Garfield County Museum
Located at 737 H Street 1/2 Block East of the Post Office
The Garfield County Historical Society was organized March 11, 1965 and one of its major goals was to establish a museum.
In 1969, Mr. and Mrs. Gaylord Wallace bought the building that housed Dr. Cram's Hospital and generously donated it to the Society for the museum.
The building (built in 1905) was originally a residence, but later became the old Christian Church (which had been across the street) parsonage. During that time several marriages were performed there.
Dr. Roy S. Cram purchased the property and building in 1935 and opened a four bed hospital. It was later remodeled and enlarged to ten beds and included an operating room, emergency room, laboratory, x-ray and nursery. He operated it until 1941, when due to the shortage or nurses and help, he closed the doors and enlisted in the Army Medical Corp., where he spent 20 months overseas. Following the wars end and with Dr. Cram's return to Burwell, it was evident that a hospital was needed if a doctor was to remain in Burwell. Dr. Cram's hospital was reopened in 1946 with intern director of nurses, Ardeth (Alloway) Kusek as the nurse until Gladys Jarvis could take over. Plans were then made to build a new modern facility and the new hospital was built and dedicated on July 19, 1952. Dr. Cram sold the building to Mrs. Dora Coleman, who had run a nursing home in her own home in the west part of town for many years. Mrs. Coleman was able to keep this new facility fully occupied and in full operation for many years.
When the Historical Society took it over it was vacant for three years and was in desperate need of repair and cleaning and at the time some changes were made. Many individuals and organizations responded enthusiastically and helped to make the building presentable. After collecting and cataloging many items, the museum was ready for visitors and was dedicated on July 9, 1972.
A sampling of some of the 25 rooms are:
LIBRARY: This room has biographies, many old interesting pictures and histories including that of Doc Middleton, Amos Harris and Happy Jack Swearenger.
SURGERY ROOM: This room was originally the operating room and has pictures on the wall of the doctors and dentists who have practiced in the county, plus some of the crude instruments used by those past doctors. One hundred photographs of babies who were born in the hospital are on display.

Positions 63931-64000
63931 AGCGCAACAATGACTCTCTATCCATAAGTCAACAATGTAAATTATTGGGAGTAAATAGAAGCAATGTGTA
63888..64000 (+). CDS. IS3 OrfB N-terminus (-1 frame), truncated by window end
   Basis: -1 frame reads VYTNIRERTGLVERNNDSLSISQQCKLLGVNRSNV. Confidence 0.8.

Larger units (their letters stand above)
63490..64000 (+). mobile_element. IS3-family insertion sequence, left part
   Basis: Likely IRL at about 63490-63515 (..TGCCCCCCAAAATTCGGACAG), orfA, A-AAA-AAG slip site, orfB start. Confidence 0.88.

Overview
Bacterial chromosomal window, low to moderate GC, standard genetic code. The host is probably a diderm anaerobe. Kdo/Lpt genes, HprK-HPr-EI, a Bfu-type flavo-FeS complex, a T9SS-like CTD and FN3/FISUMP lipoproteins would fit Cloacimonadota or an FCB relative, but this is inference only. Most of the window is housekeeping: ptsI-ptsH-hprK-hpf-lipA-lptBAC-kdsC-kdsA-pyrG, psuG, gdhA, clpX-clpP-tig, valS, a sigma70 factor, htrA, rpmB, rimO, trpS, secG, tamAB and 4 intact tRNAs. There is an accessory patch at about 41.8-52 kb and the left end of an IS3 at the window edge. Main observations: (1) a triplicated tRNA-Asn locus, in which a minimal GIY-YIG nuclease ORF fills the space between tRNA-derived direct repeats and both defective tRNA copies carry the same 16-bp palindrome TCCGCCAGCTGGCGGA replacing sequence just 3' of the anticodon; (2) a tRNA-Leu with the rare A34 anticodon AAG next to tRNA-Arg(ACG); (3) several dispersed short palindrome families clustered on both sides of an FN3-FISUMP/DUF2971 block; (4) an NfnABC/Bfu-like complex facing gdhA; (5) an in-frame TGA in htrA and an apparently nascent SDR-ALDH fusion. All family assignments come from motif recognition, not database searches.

COWBOY / INDIAN ROOM: Handmade pottery, arrowheads found in this area and other articles used by the Indians are displayed here. A large assortment of rodeo paraphernalia can be found in this room.
MILITARY / FENNER ROOM: Mr. Fenner was in the American Red Cross in World Wars I and II and returned with many souvenirs, including tiles from Hitler and Goering's homes. Uniforms from different service and wars are on display.
PARLOR: The room in which the family gathered only on Sundays with the beautiful old organ, a Gramophone, the fainting couch and many beautiful wedding dresses.
BEDROOM: The old wardrobe, handmade dresser, old time bed, the old cradle and several pieces of handiwork.
SEWING ROOM: A collection of varied handicrafts including tatting, knitting, pulled work embroidery, etc., many of which have become a lost art. A pump sewing machine and Victorian dress form are on display.
SOD HOUSE KITCHEN: An important room in any home is the kitchen. We see the old pitcher pump, the stove pipe oven, butter churn, etc.
COUNTRY SCHOOL ROOM: Old time desks, dinner buckets, and slates bring back memories of childhood days.
BUTTER FACTORY DISPLAY / 40'S KITCHEN: The testing equipment, cream separators, egg cases and cream cans were the equipment that people depended on for a big share of their livelihood. The 40's kitchen was in existence at the time of the hospital, complete with a dumb waiter.
TOOL ROOM: A variety of tools, odds and ends including a two-headed calf exhibit.
4-H EXHIBITS: Young folks accomplishments.
DOLL ROOM: Gladys (Lindsey) Johnson Collection.
CHURCH ROOM: Something of interest from almost every church in the county.
PORCH: Some Hugo Show memorabilia and a display of nature exhibits.
LIVING ROOM: This room was the reception room of the hospital and now contains a large piano and an organ, paintings by local artists and large display of antique china and glass.
Throughout the building there are many more items of interest.